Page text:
Shanahan Fine Art is growing! This week I've been working with Joe Dager of Business901 (check him out at business901.com and his podcast of the same name) to work on a marketing strategy. Joe interviewed me for his podcast about my process, the new limited edition print series, High Noon, and my upcoming appearance at American Artisan Festival in Nashville, TN. Read the interview below and if you're in the Nashville area next weekend, come by booth 16 and say hello!
Note: This is a transcription of an interview. It has not gone through a professional editing process and may contain grammatical errors or incorrect formatting.
Transcription of Interview
Joe Dager: Welcome everyone, this is Joe Dager, the host of the Business901 Podcast. With me today is Elizabeth Shanahan. She is a painter living and working in Lewisville, North Carolina. Shanahan’s work focuses on the visual relationship between emotion and our natural surroundings. She has exhibited work at the Looking Glass, Smith, and Nth Degree Galleries in Boone, at Delurk Gallery in Winston Salem, at the LaGrange Art Museum in Georgia, and the Louvre Museum in Paris.
She will be exhibiting at several events in the upcoming months, one that I will be attending, the American Artisan Festival in Nashville, TN. Elizabeth, thanks for joining me.
Elizabeth Shanahan: Thank you for having me.
Joe: Could you start out and just introduce your work to us. I introduced you as an artist, could you add a little granularity.
Elizabeth: Absolutely, I'm a mix-media painter, and that means that I use a lot of different materials instead of specializing in just one. I work in the abstract and as you said my work is all about the relationship between human emotion and nature. It’s very much a contemporary version of what many of the impressionists did back in the 19th century. I use nature and color and form to explore the human experience.
Joe: Do you use a lot of different items to make the painting?
Elizabeth: I use things that I find, things that pop up in my life. I'm like “oh my Gosh, that's kind of cool.” It might have an interesting texture, or something like that. I use feathers, discarded pieces of metal, broken glass, seashell, snakes skin, just a few of the things I've worked with in the past.
Joe: How do you decide or is it something that you wake up that morning and a thought came up?
Elizabeth: It's a little of both. Somedays I find something really cool as you say, and I decide I want to use it that day. Sometimes, I have something that I set aside that I know I can use at some point, but I don’t necessarily have a plan for it. For example, I'm working on a collection of originals that I'm going to release in the fall. It’s all about home and your roots. I'm using a lot of embroidery floss, stitching things together, and tying knots that kind of thing. That's kind of a natural connection between the material and the interpretation of the work.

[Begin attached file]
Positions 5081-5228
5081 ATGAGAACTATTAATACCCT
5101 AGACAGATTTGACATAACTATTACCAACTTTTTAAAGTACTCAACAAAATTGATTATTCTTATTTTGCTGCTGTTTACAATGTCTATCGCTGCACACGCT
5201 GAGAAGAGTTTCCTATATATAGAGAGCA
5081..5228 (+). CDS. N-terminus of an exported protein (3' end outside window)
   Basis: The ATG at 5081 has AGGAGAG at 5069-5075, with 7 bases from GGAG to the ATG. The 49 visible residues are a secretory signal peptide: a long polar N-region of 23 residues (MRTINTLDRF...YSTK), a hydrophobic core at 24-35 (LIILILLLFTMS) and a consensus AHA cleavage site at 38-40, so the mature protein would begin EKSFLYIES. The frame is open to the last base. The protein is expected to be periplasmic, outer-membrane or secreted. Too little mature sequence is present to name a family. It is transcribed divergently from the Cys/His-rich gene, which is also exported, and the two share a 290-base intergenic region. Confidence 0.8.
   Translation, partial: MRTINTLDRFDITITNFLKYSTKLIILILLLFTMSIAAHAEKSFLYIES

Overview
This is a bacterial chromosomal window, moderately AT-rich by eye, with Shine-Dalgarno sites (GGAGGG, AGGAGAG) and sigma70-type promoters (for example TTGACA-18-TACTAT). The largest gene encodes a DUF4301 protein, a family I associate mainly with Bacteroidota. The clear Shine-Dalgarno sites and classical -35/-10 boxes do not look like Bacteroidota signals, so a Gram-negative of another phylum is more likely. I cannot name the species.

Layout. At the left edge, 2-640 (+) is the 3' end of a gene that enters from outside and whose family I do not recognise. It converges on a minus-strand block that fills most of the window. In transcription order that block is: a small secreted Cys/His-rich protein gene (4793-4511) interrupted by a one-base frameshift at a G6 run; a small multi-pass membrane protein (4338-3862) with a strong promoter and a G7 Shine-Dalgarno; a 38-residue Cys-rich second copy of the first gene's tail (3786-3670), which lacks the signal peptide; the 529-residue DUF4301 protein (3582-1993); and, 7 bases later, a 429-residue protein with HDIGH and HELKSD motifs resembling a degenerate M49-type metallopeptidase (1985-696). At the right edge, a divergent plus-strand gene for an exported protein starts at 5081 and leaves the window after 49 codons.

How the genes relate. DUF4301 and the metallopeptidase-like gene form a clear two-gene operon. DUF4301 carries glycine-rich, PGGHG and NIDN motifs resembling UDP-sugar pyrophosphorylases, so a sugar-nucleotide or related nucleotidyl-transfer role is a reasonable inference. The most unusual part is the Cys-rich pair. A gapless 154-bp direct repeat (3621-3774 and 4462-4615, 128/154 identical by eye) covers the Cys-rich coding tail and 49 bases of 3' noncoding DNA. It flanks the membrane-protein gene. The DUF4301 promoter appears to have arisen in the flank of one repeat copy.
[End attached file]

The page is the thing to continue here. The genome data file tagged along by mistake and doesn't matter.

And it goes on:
Joe: Why did you gravitate towards that style? Is it just something that you felt more natural with or you found more interesting to you?
Elizabeth: I started College as a realistic painter. I was really interested in the human form, but one day during a class we had to make an abstract piece. I was like, “I don’t want to do this, this is stupid.” I was really struggling with it, and then I picked up a palette knife. It just kind of came to me and it felt very natural, and I've been really happy with it.
Since I started working in that way, first of all, it’s fun, you’re not stuck with trying to make sure that things look right, you can just experiment with color and form and see what looks cool rather than what looks correct. What I really enjoy is what different people see in the same piece; the different meanings and feelings. It makes them feel different things, and for me, that's the big part of the fun as well.
Joe: Now you went to Appalachian State for school, is that known in North Carolina for art?
Elizabeth: It’s not like one of the big art schools like SCAD or something like that, but within the North Carolina University system I do believe that it has the best studio art program. We've got some great professors over there, Mike Grady who was my personal mentor, and Gary Nemcosky. It’s just a really good well-rounded program where you get a very comprehensive education in studio art instead of kind of hyper-focusing on one thing.
Joe: You traveled to France and Italy, was that a summer program?
Elizabeth: I wanted to study abroad when I went to school. I'm good with languages and figured I could learn one easily through immersion. I wanted to learn something new instead of going someplace where I already spoke the language. That’s how I ended up in Italy. I did a semester there in spring of 2014, and I did an internship at the Duomo which is a Cathedral. Most of the people I was working with didn’t speak English really at all. So, I was kind of forced to learn Italian which was great; it was really mind-broadening experience.
I would definitely say, and it’s a cliché, but it’s really true that living abroad changes the way you see the world. It reinforces the view that no matter where you are people are people. They are pretty much the same, and the world is simultaneously a bigger place than you realized. And so when I came home, I didn’t really feel done, I wanted to do more. I started looking into artist residency programs, and I ended up taking a month the summer before my last semester to do a program in France. I met some great people, and I saw some really beautiful places. It has been an ongoing beautiful experience for me. I still keep in touch with the people there. While I don’t have pieces that are specifically about my time abroad, I definitely think that it has expanded who I am as a person and certainly as an artist.
Joe: I guess I would ask how it influenced your work. I mean did it shift any after doing that?
Elizabeth: Not really, I would definitely say... I mean the obvious since I work with nature and landscape, just being exposed to different kinds of landscape has an obvious influence. I think that it’s also just growing as a person, being exposed to different people and cultures and languages that certainly makes you develop personally. That certainly influences the art as well, but I don’t know that I could say I was going this way and then completely changed course; it just kind of helped me grow up.